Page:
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Charles Coster

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Title: Charles Coster  
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Subject: Marcellus Jones, Richard Enderlin, David Wills (Gettysburg), Alexander Biddle, Joseph R. Davis
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Charles Coster

Charles R. Coster (c. 1837 – December 23, 1888)[1] was an American soldier and public official, who is best known for commanding a brigade at the Battle of Gettysburg.

Early life and service

Coster was born in V Corps in the Seven Days Battles, being commended by his superiors for his conduct at the Battle of Gaines' Mill on June 27, 1862.

On October 8, 1862, Coster was named 134th New York Infantry Regiment.[3] By December 31, 1862, the regiment belonged to Col. Orland Smith's 2nd Brigade of Maj. Gen. Adolph von Steinwehr's 2nd Division, XI Corps, Army of the Potomac. Coster's regiment participated in the Battle of Chancellorsville under Brig. Gen. Francis C. Barlow, who had been appointed brigade commander in place of Smith. During May 1863, Coster's regiment joined the 1st Brigade, 2nd Division, under Col. Adolphus Buschbeck. When Buschbeck went on leave on June 10, Coster became brigade commander. In that role he patrolled near Boonsboro, Maryland before marching to Gettysburg, Pennsylvania.


Maj. Gen. Oliver Otis Howard kept von Steinwehr's division in reserve on the first day of the Battle of Gettysburg, July 1, 1863, positioning it on Cemetery Hill. When the Union right flank north of town began to collapse, Howard permitted von Steinwehr to send Coster's brigade to cover its retreat. These Union troops took a position just north of the town, where they were deployed in a brickyard. The brigade was attacked by superior forces from the Confederate division of Maj. Gen. Jubal Early. Coster's brigade lost most of its 597 casualties in that action. The remainder of the brigade spent the next two days supporting batteries on Cemetery Hill. Howard commended Coster and other senior commanders by name for their courage and devotion to duty in his report on Gettysburg.[4]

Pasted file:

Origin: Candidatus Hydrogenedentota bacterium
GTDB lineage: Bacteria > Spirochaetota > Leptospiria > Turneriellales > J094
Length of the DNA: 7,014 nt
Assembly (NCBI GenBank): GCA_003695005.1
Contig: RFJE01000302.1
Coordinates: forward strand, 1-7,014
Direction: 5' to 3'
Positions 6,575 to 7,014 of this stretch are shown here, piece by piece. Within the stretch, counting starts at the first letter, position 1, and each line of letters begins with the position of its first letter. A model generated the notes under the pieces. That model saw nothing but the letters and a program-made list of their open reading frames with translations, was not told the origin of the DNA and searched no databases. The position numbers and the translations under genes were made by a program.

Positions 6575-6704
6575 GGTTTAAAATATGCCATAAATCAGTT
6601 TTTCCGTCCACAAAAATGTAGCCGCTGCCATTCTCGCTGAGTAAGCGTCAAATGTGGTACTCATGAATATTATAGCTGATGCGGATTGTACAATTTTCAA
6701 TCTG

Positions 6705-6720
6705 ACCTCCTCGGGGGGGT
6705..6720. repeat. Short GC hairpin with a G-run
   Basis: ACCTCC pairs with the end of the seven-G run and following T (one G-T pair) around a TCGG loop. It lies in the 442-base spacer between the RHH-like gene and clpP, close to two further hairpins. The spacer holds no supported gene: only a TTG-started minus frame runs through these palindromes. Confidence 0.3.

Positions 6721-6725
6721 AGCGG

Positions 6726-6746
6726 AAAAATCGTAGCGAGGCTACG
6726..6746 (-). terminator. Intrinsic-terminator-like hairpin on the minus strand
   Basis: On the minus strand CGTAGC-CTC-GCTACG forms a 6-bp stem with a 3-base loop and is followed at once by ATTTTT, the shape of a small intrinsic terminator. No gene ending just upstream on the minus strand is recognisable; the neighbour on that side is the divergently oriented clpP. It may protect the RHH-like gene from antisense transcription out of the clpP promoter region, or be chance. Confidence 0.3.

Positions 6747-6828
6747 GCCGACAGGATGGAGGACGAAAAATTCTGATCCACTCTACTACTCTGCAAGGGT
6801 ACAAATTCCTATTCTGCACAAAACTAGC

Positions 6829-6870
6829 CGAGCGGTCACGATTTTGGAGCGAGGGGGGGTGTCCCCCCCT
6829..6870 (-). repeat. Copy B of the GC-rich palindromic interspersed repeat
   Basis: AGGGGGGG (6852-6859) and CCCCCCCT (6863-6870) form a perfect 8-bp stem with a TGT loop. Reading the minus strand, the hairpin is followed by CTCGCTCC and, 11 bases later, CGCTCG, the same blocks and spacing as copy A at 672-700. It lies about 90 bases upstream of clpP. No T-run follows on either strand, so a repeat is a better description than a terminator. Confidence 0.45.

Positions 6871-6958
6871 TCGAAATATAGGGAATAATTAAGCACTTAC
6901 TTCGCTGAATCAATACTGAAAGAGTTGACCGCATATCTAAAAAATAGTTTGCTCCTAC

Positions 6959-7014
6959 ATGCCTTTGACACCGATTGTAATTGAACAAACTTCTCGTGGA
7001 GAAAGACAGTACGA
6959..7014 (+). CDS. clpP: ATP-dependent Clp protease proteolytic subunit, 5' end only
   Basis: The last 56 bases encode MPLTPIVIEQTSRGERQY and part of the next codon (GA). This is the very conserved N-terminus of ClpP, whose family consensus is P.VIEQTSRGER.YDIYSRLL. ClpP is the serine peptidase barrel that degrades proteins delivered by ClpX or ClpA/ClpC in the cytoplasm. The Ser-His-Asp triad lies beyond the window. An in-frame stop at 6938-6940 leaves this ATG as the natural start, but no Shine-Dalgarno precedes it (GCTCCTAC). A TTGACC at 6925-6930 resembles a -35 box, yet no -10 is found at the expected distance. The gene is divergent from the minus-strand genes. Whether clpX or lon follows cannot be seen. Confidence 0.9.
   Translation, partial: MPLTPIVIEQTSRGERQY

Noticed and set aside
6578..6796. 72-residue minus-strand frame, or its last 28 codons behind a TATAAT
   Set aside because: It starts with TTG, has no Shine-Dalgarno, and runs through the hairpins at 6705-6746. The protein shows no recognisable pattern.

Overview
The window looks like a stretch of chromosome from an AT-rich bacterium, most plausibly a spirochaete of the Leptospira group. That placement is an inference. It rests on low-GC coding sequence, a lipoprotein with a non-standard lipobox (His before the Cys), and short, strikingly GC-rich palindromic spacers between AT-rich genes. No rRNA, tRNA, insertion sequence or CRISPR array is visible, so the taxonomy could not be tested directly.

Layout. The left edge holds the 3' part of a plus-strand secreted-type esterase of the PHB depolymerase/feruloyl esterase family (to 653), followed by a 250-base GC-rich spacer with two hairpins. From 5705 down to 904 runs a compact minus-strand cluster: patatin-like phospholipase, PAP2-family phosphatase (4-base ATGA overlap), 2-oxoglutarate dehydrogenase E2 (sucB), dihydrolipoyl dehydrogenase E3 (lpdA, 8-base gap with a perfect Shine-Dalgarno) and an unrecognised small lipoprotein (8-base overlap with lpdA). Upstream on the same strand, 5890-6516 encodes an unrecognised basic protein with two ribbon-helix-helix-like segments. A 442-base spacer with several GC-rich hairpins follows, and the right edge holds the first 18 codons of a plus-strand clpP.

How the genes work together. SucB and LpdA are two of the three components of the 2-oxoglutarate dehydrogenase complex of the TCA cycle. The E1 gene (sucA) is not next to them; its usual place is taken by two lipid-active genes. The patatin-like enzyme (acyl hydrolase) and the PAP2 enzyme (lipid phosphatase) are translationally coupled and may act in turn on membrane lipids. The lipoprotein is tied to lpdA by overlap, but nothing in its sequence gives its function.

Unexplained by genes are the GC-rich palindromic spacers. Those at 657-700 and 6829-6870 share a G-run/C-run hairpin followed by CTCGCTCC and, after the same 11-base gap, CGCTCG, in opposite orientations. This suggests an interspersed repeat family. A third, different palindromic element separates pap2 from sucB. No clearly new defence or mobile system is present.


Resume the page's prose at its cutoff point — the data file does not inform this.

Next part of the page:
After Gettysburg

Later in 1863, Coster resigned his regimental command. On May 18, 1864, he was appointed a provost marshal for the State of New York to serve the Board of Enrollment. Coster resigned that position on April 30, 1865. Thereafter he lived in New York City. On February 28, 1882, he became a federal Pension Agent for the city, resigning effective December 1, 1885. He was also a member of the Grand Army of the Republic.

Coster died in New York City and was buried on December 26, 1888.[5] He left a widow and children.


Coster Avenue, part of the Gettysburg Battlefield but within the town itself, has a brigade marker and three regimental monuments. A mural painting on the wall of a neighboring building commemorates the Confederate attack and Coster's defense.[6]


  1. ^ a b Historical Data Systems Civil War Database
  2. ^ Conklin, George W. (1999). Under the Crescent and Star: The 134th New York Volunteer Infantry in the Civil War, p. 31. Axworthy Publishing. ISBN 0-9674985-0-3.
  3. ^
  4. ^ O.R., series I, vol. 27, pt. 1, p. 706.
  5. ^
  6. ^


  • "Funeral of Col. Charles R. Coster," The New York Times December 27, 1888.
  • Conklin, George W., "Under the Crescent and Star: The 134th New York Volunteer Infantry in the Civil War", Port Reading, New Jersey: Axworthy Publishing, 1999, ISBN 0-9674985-0-3.
  • Dyer, Frederick H., A Compendium of the War of Rebellion: Compiled and Arranged From Official Records of the Federal and Confederate Armies, Reports of the Adjutant Generals of the Several States, The Army Registers and Other Reliable Documents and Sources, Des Moines, Iowa: Dyer Publishing, 1908 (reprinted by Morningside Books, 1978), ISBN 978-0-89029-046-0.
  • Pfanz, Harry W., Gettysburg—the First Day, Chapel Hill: University of North Carolina Press, 2001, ISBN 0-8078-2624-3.
  • U.S. War Department, The War of the Rebellion: a Compilation of the Official Records of the Union and Confederate Armies, U.S. Government Printing Office, 1880–1901.
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